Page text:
Agencies should conduct oversight to ensure that any benefits offered or provided to informants, including financial compensation, are proportional to the public’s interest in securing reliable information.
a. Proportionality. Agencies should consider carefully what benefits they offer or provide to an informant. All too often, informants have received excessive financial compensation or unwarranted leniency in criminal cases, or they have had expectations that they would receive excessive benefits if they cooperated. It harms the legitimacy of law-enforcement efforts if informants are seen as profiting financially or avoiding criminal responsibility for their acts in exchange for providing information that is not of sufficient value. For this reason, agencies should ensure that any benefits informants expect or receive be proportional to the value that law enforcement obtains from securing their cooperation. An informant who, at personal risk, provides inside information regarding a serious criminal conspiracy arguably should receive quite meaningful benefits. In contrast, an informant who repeats information that law enforcement could independently gather from public sources should not normally receive meaningful benefits.
b. Limits on benefits. Agency policies should set clear limits and boundaries on the benefits provided to informants. Such constraints can go beyond simply requiring proportionality. For example, they may set out absolute limits on financial benefits provided to informants to ensure that such benefits are not abused. Agencies also may delineate categories of cases or informants that should be ineligible for compensation, or types of cases ineligible for leniency, including because serious ongoing criminal conduct is involved. Law enforcement should not provide to informants incentives that themselves constitute crimes; thus, incentives must be confined to lawful benefits and compensation, and not, for example, illegal drugs or other criminal proceeds. Conversely, agency policies should set clear limits on pressures or harms threatened in order to induce cooperation by informants.
c. Role of prosecutors. Sometimes, prosecutors, rather than policing agencies, enter into agreements to provide benefits to informants. To prevent any misunderstanding, agency policy should set out respective authority to reach agreements with informants. Coordination and information sharing is necessary if both agencies obtain agreements with informants. In addition, the proportionality of benefits that policing agencies provide to an informant should take into account any further benefits that prosecutors might offer.
d. Auditing. Agencies should conduct auditing and oversight to ensure that benefits provided to informants are documented, and that all benefits provided comply with agency policies.
Informants may have a wide variety of motives for cooperating with law enforcement. Informants may be motivated by “fear, financial gain, avoidance of punishment, competition, and revenge.” Jessica A. Roth, Informant Witnesses and the Risk of Wrongful Convictions, 53 Am. Crim. L. Rev. 737, 765 (2016). But the key motive for their cooperation is that they are, by definition, witnesses who expect to receive benefits and avoid harms in exchange for information. As such, they may be driven to engage in dangerous conduct or to produce unreliable or fabricated statements. Indeed, one persistent challenge with the use of informants is that their motivations necessarily include some degree of self-interest, which in turn raises reliability concerns. See U.S. Dep’t of Just., Off. Inspector Gen., Audit Division, The Drug Enforcement Administration’s Payments to Confidential Sources: Executive Summary 2 (2005). “Although informants’ motivations in some cases may be complex, the very nature of the cooperation transaction requires a presumption that an informant’s primary incentive is to obtain a benefit and that this incentive creates a strong bias that colors his or her testimony.” Roth, supra, at 765.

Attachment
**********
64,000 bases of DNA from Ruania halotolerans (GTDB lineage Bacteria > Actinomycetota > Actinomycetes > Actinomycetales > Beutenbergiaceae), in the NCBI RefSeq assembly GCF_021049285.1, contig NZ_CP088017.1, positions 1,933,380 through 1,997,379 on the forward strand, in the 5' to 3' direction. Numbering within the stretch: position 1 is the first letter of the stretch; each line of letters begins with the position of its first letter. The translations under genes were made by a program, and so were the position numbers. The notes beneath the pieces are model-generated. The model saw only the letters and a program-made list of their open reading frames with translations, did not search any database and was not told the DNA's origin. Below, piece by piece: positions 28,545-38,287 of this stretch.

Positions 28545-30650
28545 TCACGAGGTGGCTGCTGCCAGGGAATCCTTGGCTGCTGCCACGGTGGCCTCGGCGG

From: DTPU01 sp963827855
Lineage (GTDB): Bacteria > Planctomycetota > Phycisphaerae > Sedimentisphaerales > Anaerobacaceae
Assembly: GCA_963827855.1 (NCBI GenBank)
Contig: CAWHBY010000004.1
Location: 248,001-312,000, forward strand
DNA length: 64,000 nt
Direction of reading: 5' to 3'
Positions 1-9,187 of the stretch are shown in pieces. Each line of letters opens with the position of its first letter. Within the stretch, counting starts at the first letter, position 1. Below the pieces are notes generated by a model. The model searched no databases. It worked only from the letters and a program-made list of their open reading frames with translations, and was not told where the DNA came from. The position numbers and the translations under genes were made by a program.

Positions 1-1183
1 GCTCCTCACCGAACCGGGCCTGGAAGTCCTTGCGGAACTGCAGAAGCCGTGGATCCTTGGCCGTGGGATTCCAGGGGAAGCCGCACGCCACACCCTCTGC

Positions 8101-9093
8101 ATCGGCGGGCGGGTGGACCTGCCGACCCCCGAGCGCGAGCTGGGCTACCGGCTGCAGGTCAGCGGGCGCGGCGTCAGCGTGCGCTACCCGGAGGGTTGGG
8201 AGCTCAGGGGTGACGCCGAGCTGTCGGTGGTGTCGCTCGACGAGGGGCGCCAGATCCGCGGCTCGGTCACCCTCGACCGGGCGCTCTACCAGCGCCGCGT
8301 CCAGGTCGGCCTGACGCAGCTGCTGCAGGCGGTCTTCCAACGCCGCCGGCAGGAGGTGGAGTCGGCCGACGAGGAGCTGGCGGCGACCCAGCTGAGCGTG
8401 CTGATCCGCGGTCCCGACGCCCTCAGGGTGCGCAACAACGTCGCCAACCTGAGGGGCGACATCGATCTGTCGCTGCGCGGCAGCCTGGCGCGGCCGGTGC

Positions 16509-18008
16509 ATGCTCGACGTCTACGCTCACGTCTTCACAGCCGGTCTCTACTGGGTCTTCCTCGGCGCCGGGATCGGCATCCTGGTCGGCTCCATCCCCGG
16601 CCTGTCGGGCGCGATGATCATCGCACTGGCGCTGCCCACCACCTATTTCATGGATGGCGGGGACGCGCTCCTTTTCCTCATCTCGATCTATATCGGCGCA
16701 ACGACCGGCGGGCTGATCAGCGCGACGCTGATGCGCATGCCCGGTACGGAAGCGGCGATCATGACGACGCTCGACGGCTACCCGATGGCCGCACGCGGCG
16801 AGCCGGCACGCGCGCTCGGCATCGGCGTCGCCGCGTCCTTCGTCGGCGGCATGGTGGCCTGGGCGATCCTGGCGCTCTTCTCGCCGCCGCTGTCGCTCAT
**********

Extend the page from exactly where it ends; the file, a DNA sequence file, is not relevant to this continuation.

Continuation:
Law enforcement’s use of monetary incentives in exchange for information or services from confidential informants has sparked public scrutiny. For example, media outlets have drawn attention to the large sums that the U.S. Drug Enforcement Agency (DEA) has paid informants, including paying: “[a]n airline employee over $600,000 in less than four years,” “[a] parcel worker more than $1 million over five years,” and “[o]ne source $30 million over a 30-year period.” Joe Davidson, Want to Make a Million? Become a DEA Informant, Wash. Post (Sept. 30, 2016). In a 2016 audit of the DEA’s confidential-source program, the U.S. Department of Justice found that over a five-year period, the DEA paid approximately $237 million for information or services to a number of its over 18,000 active confidential sources. U.S. Dep’t of Just., Off. Inspector Gen., Audit of the Drug Enforcement Administration’s Management and Oversight of its Confidential Source Program i (2016). At the state level, use of compensated informants also can be quite common. State and local prosecutors rely on numerous informants in the same ways that their federal counterparts do. See e.g., Sarah Stillman, The Throwaways, New Yorker (Aug. 27, 2012), https://www.newyorker.com/magazine/2012/09/03/the-throwaways. They also pay for information. For example, “In the last six years, the [New York] Police Department and programs like Crime Stoppers have paid at least $18 million for information that might assist in criminal investigations, according to police statistics. A vast majority of that money, $16.5 million, went to confidential informants.” Erin Tennant, Money Remains Crime-Fighting Tool for New York Police, N.Y. Times (June 19, 2014), https://www.nytimes.com/2014/06/20/nyregion/money-remains-crime-fighting-tool-for-new-york-police.html. The Crime Stoppers program provides “rewards up to $2,500 for anonymous information provided to [their hotline] that leads to the arrest and indictment of a violent felon.” Crime Stoppers, NYPD, https://www1.nyc.gov/site/nypd/services/see-say-something/crimestoppers.page (last visited Feb. 13, 2020) (noting the program is a “public/